“We’re having a silent auction that night and proceeds will go to our cause,” said Freitas. “For the fourth straight year we’re also selling raffle tickets for a quilt my mother-in-law (Mary Freitas) sewed. We call it the “Quilt of Hope” and the actual drawing for the quilt will be during one of Memorial’s home games this season. I urge the public to come to our fund-raiser and jamboree and support our cause. I thank all the teams coming and all the people behind the scenes who have made this jamboree a success in our fight to beat cancer.”
PARISEAU-TELGE is staging the sixth annual Friends Fighting Cancer 5K race through the historic Millyard. The race is set for Sunday, Sept. 7 at 10 a.m. and proceeds will be donated to the Dartmouth-Hitchcock Norris Cotton Cancer Center.
“Last year we had over 450 runners raising almost $30,000,” said Pariseau-Telge. “All funds go to support local cancer patients at Dartmouth-Hitchcock, specifically research and patient services. The course is flat and fast, but most importantly, easy for all fitness levels. We have competitive runners and patients that all enjoy the course. It runs along the Merrimack River, utilizing the Riverwalk from Arms Park to Rivers Edge and back.”
A mother of two children, Pariseau-Telge said the race has something for all ages.
“We have a kids area where children will be able to create flags for their family members and friends that have cancer,” she said. “We are running a free 400-meter race for kids at 11 o’clock with prizes.” Prizes will be awarded to top runners and teams.
Registration is still open at www.friends5k.org and the registration fee is $25.
CURRENTLY in his 41st year as the New Hampshire Boxing and Wrestling Commissioner, Bobby Stephen of Manchester is expected to be re-appointed for a 14th time in September by Gov. Maggie Hassan. She would be the 10th Granite State governor to appoint Stephen, dating back to 1973 when Meldrim Thomson Jr. was in office.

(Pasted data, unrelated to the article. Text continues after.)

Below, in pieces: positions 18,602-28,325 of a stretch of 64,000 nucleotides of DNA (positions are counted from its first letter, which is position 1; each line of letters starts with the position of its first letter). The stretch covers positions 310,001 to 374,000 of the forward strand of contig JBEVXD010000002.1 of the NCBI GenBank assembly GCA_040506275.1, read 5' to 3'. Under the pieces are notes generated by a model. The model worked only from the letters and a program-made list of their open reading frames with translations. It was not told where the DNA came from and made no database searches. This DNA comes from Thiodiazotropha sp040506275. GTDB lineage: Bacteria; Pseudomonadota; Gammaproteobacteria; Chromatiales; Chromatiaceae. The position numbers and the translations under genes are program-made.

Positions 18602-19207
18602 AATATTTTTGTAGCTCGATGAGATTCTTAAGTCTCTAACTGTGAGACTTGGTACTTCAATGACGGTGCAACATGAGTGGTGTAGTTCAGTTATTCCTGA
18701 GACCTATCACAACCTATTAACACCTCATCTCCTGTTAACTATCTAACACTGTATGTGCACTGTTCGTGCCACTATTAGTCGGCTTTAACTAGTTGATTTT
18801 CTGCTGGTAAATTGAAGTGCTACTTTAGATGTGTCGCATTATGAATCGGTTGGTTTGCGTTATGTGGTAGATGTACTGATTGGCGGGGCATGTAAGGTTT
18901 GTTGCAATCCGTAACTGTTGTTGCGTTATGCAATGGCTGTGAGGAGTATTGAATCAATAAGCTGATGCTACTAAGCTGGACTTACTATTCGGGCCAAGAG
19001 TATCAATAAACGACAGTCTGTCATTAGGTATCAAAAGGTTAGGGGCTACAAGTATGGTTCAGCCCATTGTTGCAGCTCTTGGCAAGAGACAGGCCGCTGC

“Boxing has been my passion all my life ,” said Stephen. “Serving as the state commissioner has allowed me to keep the sport alive in New Hampshire.” Stephen said boxing returns to the Queen City on Thursday, Sept. 18 when Verizon Wireless Arena hosts the 13th annual Fight to Educate Pro-Am tournament.
Over the years, the gala has already raised over $500,000 for various charities. This year, donations will be made to three more non-profit organizations: the SEE Science Center, the Bobby Stephen Fund for Education and New Horizons for New Hampshire. Four professional and two amateur bouts will be featured this year.
Headlining the card will be current New England middleweight champion Russell Lamour (9-0) of Portland, Maine, and welterweight stalwart Chris Gilbert (11-1) of Windsor, Vt. Other pros on the card are light welterweights Brandon Berry (6-0) of West Forks, Maine, Fred Mandrachia (0-2) of Boston and middleweight Mark Deluca (10-0) of Boston.
“We’re excited to announce that Jen Amato of Keene will be participating in a female amateur bout,” said Stephen. “She’ll be fighting in a 102-pound weight class.” Stephen said the full card will be announced in the coming weeks.
A black tie dinner at 5:30 p.m. is planned before the bouts begin. VIP tables of eight can be reserved for $1,000.
This fee also includes an auction conducted by Stephen Singer and Charlie Sherman and a meet-and-greet with boxing legends.
To reserve a VIP table, or for more information, call Singer at 669-4100.
“City Sports” is published Saturdays in the New Hampshire Union Leader. Email staff reporter John Habib at firstname.lastname@example.org.